As for natural miscarriages, that there are no mourners is logical - nobody ever got a chance to know the fetus. We cannot conclude that because there are no mourners that therefore nothing tragic has happened. Is it all right to kill a hermit whom no one will mourn? Or a person with no close friends? People die in accidents all the time - happens every day. Does this somehow make it not wrong to kill them?

Anyway, Phoebe has asked that this thread not turn into a philosophical discussion about abortion, so those are the last points I will make.

Phoebe said...


Good point re: "religion" not necessarily opposing the same choices that social conservatism does.

Which gets us back to the root of the problem here. Either "pro-life" is about reducing the rate of abortion (a goal most would agree to, with differences over whether abortion is bad because it's murder or because it's no one's ideal outcome), or it's about a broader worldview which is either near-impossible to implement, or simply, as you say, wrong to implement, given that right-thinking people disagree on what's ideal in sexual behavior. There are some who think it's soul-destroying to have non-procreative sex, and to them I say, by all means, refrain from having non-procreative sex. There are others who think it's dangerous to marry someone you haven't slept with, or dangerous to marry at all before having slept with others - the first of these to avoid sexual incompatibility, the second to avoid Madame Bovary-esque what-ifs. There are still others who believe in being "sex-positive" and define that as no-judgments re: polyamory, relationships in which one partner is a "slave," etc., leading yet others to ask how there are possibly that many hours in the week, but to each his/her/your-preferred-pronoun's own.

My own stance is that people should do what they're comfortable with (and, I should add, I'm very pleased that this - mostly - has not turned into a conversation about what any of us an individual does or has done, because that's really not relevant - maybe everyone lives up to their principles, maybe not, maybe principles change, but until someone's running for office on the family-values ticket, I'm not the hypocrisy police, not asking for accounts of successful chastity, etc.). Sex drives differ tremendously, such that the "sacrifice" of chastity from puberty till marriage would be immense for some, and no big deal for others.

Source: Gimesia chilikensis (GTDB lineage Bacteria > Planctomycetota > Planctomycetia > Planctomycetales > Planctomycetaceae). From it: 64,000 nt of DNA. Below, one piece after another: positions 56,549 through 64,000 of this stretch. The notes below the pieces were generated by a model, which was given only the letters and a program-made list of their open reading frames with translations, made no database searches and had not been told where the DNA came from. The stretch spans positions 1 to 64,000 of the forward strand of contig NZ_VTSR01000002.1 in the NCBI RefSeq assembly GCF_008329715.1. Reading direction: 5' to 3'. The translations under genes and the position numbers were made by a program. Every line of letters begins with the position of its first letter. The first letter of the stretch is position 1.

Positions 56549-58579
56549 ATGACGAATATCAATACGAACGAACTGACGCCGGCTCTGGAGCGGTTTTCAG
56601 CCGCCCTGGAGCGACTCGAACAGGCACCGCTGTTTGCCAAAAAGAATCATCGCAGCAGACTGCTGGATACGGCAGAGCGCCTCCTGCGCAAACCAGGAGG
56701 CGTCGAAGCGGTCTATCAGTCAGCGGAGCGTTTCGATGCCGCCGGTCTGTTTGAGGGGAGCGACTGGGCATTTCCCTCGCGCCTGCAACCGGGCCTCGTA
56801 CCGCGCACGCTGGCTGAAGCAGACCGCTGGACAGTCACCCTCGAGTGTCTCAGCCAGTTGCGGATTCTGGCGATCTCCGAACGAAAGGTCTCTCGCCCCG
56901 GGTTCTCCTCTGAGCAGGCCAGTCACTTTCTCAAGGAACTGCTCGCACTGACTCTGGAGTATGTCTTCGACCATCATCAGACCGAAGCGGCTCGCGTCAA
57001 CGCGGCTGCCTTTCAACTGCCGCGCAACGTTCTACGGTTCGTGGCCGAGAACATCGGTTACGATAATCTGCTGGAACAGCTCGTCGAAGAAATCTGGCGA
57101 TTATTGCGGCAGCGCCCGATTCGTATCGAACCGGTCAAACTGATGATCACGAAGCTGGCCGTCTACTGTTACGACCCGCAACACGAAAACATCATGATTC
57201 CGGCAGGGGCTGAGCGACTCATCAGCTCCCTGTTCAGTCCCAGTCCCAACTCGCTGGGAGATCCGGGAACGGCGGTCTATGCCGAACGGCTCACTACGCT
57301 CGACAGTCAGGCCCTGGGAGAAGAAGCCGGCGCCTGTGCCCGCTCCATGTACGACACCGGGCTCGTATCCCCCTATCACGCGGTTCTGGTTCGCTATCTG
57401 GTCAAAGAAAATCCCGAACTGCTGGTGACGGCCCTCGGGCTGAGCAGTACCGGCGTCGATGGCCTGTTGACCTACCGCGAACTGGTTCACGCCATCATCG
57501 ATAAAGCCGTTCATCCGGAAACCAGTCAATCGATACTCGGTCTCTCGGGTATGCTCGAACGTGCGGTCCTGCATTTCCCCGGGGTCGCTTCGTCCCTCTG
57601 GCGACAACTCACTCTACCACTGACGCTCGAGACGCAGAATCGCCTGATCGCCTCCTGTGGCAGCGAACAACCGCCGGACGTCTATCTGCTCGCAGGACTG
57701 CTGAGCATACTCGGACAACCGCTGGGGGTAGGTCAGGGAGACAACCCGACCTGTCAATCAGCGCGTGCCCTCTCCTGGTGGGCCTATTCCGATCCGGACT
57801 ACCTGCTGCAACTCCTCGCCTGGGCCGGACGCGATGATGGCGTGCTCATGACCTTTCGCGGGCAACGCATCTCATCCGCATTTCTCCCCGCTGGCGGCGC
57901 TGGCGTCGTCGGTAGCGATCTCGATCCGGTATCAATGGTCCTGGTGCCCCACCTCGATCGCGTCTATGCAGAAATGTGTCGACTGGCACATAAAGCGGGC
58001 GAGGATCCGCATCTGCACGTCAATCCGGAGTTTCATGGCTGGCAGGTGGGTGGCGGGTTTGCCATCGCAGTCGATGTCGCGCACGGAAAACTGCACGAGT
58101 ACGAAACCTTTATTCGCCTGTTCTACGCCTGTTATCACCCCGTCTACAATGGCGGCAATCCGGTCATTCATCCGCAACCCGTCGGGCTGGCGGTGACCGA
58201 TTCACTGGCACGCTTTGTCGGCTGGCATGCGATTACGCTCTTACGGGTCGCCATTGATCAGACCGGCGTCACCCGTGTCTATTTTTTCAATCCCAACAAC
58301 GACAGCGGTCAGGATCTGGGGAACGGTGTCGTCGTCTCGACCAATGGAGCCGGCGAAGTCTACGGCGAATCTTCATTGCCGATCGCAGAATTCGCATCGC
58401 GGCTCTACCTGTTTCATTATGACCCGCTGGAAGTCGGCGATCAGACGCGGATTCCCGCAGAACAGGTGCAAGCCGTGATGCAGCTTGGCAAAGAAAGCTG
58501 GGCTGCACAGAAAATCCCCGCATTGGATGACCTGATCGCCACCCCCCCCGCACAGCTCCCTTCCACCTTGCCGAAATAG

Things get complicated, though, when the state weighs in on what is and isn't OK. A line obviously *will* be drawn (with polyamorous marriage not something one can get at City Hall, and with it being generally acceptable to advise 14-year-olds to at least consider waiting a few years before having sex), but it needs to be drawn somewhere plausible. It's just not plausible that single 25-year-olds in a society with effective contraception will, as a general rule, be virgins. Whereas it *is* plausible that we as a society could rethink what sexual responsibility means, could destigmatize contraception (which remains vaguely scandalous to talk about), could put it out in the open just how all these women with nice jobs came to not have as many children as their years of sexual activity would have produced without contraception... if all of this could happen, then maybe abortion rates would go down. What's not plausible is that 25-year-old single women will decide en masse that sex is actually awful, that contraception, because it's not 100%, is not worth the bother, and that to have a career, pre-marital celibacy is needed.